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Tuesday, October 18, 2005

Dare to be Wrong

Some number of years ago, I had started a new software project and I was stuck. I didn't even know where to begin much less understand what design choices to make. I was talking to a former boss (and still good friend) of mine and he gave me some of the most important advice of my career: "dare to be wrong". It seems so obvious now. Start in a direction and see where it takes you. If you run into a roadblock, back up and start again. This one phrase also embodies some well-known concepts in software engineering: iterative design, refactoring, agility.

Unfortunately, this advice only works if the environment in which you work allows it. I found this out the hard way when I joined a very large project at a very large company. The bottom line was that there just wasn't the time to be wrong. Actually, there was lots of time to be wrong--just not enough time to make it right. Coming in one day to find out that 3 other teams you didn't even know existed have decided to call the initial version of the API you just checked in to source control doesn't allow you the time to be wrong. Refactoring in an extremely large, distributed environment is at best difficult and often impossible.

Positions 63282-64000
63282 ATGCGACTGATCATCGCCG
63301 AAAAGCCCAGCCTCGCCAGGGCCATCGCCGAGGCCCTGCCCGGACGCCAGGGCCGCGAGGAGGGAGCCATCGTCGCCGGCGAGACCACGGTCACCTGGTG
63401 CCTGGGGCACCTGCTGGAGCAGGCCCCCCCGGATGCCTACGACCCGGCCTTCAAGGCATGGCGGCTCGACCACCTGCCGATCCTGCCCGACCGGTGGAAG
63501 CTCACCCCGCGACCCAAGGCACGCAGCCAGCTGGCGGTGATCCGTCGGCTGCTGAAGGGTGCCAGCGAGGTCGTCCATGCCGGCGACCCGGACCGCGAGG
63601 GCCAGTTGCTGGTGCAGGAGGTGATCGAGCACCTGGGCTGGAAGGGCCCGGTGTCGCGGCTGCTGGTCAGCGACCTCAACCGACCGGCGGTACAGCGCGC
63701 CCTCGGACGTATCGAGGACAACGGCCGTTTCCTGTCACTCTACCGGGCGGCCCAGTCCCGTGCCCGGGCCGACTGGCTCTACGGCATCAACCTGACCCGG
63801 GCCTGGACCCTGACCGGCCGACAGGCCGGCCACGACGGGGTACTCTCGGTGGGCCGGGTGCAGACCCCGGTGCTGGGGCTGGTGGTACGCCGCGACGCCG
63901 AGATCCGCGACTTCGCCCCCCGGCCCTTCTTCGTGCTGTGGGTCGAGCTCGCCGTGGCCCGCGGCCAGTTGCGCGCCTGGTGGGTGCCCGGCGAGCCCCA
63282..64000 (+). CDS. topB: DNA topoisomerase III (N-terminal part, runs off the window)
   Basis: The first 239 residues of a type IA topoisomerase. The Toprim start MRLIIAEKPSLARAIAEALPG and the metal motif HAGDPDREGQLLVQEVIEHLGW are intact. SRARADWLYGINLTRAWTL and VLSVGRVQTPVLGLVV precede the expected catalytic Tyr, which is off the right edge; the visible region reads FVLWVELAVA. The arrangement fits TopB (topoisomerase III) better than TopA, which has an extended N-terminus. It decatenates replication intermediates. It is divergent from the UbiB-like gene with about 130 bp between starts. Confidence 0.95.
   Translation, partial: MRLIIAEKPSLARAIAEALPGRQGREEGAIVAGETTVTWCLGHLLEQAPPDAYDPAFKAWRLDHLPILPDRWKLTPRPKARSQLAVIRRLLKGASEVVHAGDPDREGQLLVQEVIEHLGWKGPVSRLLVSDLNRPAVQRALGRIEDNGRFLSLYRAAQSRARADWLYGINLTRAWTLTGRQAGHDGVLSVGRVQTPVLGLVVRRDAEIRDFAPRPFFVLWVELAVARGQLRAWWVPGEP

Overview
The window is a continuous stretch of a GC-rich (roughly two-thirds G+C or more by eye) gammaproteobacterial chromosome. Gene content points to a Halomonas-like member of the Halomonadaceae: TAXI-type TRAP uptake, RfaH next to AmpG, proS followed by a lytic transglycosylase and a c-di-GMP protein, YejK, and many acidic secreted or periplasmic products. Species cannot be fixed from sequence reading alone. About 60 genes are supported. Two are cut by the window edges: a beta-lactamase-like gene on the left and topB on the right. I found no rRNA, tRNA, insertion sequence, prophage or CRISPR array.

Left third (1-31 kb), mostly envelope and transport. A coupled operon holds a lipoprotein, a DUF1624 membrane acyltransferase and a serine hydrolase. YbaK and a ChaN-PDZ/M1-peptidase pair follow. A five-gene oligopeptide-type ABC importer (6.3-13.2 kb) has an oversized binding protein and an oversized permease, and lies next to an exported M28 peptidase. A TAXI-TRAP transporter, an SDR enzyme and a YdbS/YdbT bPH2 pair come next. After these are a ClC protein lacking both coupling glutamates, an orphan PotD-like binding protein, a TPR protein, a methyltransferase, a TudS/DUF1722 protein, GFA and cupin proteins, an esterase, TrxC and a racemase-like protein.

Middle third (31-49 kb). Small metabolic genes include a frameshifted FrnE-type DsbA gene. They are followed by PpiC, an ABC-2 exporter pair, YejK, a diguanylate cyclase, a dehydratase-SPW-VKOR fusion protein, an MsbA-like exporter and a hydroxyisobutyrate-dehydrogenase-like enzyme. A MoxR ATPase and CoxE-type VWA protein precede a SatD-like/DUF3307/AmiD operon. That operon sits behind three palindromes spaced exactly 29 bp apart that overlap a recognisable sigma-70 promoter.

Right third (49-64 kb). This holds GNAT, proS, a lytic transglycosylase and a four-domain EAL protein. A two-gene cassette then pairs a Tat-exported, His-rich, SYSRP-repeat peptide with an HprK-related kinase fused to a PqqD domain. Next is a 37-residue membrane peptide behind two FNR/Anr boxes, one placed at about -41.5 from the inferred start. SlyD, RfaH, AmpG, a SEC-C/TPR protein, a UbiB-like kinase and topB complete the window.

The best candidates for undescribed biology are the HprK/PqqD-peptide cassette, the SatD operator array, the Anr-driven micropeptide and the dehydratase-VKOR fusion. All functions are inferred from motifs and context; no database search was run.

At one point in this project, even the lead architects had to admit that we had done a lot wrong. The entire architecture was a house of cards waiting to fall. So almost an entire release was devoted to "refactoring", a misuse of the term that would probably make Martin Fowler physically ill. What was even worse was that rather than present this to the team as a good and healthy thing, the leadership of this project reiterated (almost daily) that we had lost a lot of "points" with senior management and this would not be allowed to happen again. How misguided... This was a very young project and the fact that we hadn't gotten all of the design right should have been expected.

Software engineers and managers need to be honest with themselves and their management and embrace "dare to be wrong". It avoids "analysis paralysis" and is healthy for employees, the process, and the project/product itself.

Comments:
Very well said, Brian - only with risk is there innovation!
 
If the project you worked on used a process such as RUP or IRUP, they are specifically geared toward not allowing individuals the freedom to explore ideas. The whole idea of them is to move the decision making away from the people doing the work and into a the hands of a select few. The funny thing is the forces in play in such a restricted environment bring about a whole set of unintended consequences like low morale, stagnent inovation and high cost
 
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